Stockholders (Investor Rights) Agreement

Joseph W. Bartlett, Special Counsel, McCarter & English LLP, Co-Founder of VCExperts

McCarter & English LLP


It would be technically possible to include all the provisions of the term sheet in one agreement, the Purchase Agreement discussed above, but it is usually not convenient to do so because of the several parties to the financing documents—the company, the founder, the investors, and the key employees; usually none are parties to all the promises entailed in the financing. If counsel were to draft an umbrella agreement, it would be necessary in each subsection to specify not only who was promising what, put to whom and with whom, and to make sure that no party to the umbrella agreement inadvertently wound up becoming bound to a promise that he lacked the power to perform. Accordingly, the Stock Purchase Agreement is usually accompanied by a Stockholder's Agreement, an agreement by and among the founder in his capacity as a stockholder and the investors. The company may, on occasion, be made a party to this Agreement for the sake of convenience, but usually only in a supportive role.

A principal reason for a separate Stockholders Agreement, as earlier suggested, is that the company does not control who sits on its managing board, the board of directors; an agreement signed by the company purporting to govern who sits on the board would be circular in the sense that the subordinate would be pretending to exercise power over the supervisor. Therefore, it is advisable to record the understandings, if any, on that important issue in an agreement to which the holders of the majority (or, better, all) of the voting shares of the company are parties, since the board is elected by the stockholders. In its simplest form, the stockholders will get together (all or a majority of them) and agree to: (1) maintain a board of X number of people; and, (2) either elect specified individuals to the board, or, more commonly (and prudently since individuals are mortal and/or they change their minds about serving on boards), specify how representation on the board is to be allocated among the stockholders. The common stockholders, for example, will be allocated X number of directors and the preferred stockholders, Y number; each class of stock will be given the power to remove their own directors and replace them as they see fit. The agreement may, further, provide for a so-called control flip, meaning that if the fortunes of the company deteriorate, the preferred stockholders will get more board seats, either vesting control in them for the first time or reinforcing their already-existing control.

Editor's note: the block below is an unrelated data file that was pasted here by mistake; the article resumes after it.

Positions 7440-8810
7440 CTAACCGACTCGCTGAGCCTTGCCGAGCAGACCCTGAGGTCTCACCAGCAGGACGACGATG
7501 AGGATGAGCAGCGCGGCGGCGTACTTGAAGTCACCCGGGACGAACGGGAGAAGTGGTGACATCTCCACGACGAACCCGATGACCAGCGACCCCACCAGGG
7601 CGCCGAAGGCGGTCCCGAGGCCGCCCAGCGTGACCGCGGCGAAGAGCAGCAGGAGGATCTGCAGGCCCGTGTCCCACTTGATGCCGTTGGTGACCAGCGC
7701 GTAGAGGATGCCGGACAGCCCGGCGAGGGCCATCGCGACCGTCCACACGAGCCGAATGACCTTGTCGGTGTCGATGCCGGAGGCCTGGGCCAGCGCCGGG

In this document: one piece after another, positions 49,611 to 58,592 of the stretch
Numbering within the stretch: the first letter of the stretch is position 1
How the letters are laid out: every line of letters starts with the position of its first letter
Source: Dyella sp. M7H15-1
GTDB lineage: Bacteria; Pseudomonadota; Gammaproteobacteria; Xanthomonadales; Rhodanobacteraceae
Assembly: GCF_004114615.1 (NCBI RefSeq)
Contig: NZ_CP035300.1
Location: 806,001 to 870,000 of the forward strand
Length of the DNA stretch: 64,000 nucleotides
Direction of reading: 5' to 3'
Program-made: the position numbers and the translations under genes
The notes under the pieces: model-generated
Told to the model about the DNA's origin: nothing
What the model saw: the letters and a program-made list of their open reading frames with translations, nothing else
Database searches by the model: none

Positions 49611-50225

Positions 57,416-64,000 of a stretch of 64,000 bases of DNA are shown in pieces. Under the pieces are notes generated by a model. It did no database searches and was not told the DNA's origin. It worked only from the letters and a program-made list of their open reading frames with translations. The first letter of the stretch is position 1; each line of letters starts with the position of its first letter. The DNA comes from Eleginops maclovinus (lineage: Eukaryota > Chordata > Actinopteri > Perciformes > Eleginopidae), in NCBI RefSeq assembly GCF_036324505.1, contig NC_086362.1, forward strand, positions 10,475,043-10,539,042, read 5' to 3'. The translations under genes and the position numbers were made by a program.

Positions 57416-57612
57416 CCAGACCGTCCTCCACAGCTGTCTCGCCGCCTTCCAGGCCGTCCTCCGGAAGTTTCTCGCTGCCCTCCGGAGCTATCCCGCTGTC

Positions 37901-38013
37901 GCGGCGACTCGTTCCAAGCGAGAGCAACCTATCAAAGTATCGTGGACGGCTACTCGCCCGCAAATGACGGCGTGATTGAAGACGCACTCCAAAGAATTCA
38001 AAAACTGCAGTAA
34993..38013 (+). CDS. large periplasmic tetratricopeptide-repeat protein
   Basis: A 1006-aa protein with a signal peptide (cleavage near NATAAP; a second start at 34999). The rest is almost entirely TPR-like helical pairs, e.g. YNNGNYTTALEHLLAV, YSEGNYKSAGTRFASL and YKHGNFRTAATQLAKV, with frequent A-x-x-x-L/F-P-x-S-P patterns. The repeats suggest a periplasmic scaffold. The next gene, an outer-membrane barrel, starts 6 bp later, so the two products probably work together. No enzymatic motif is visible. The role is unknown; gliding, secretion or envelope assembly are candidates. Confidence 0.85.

Introduction to Venture Capital and Private Equity Finance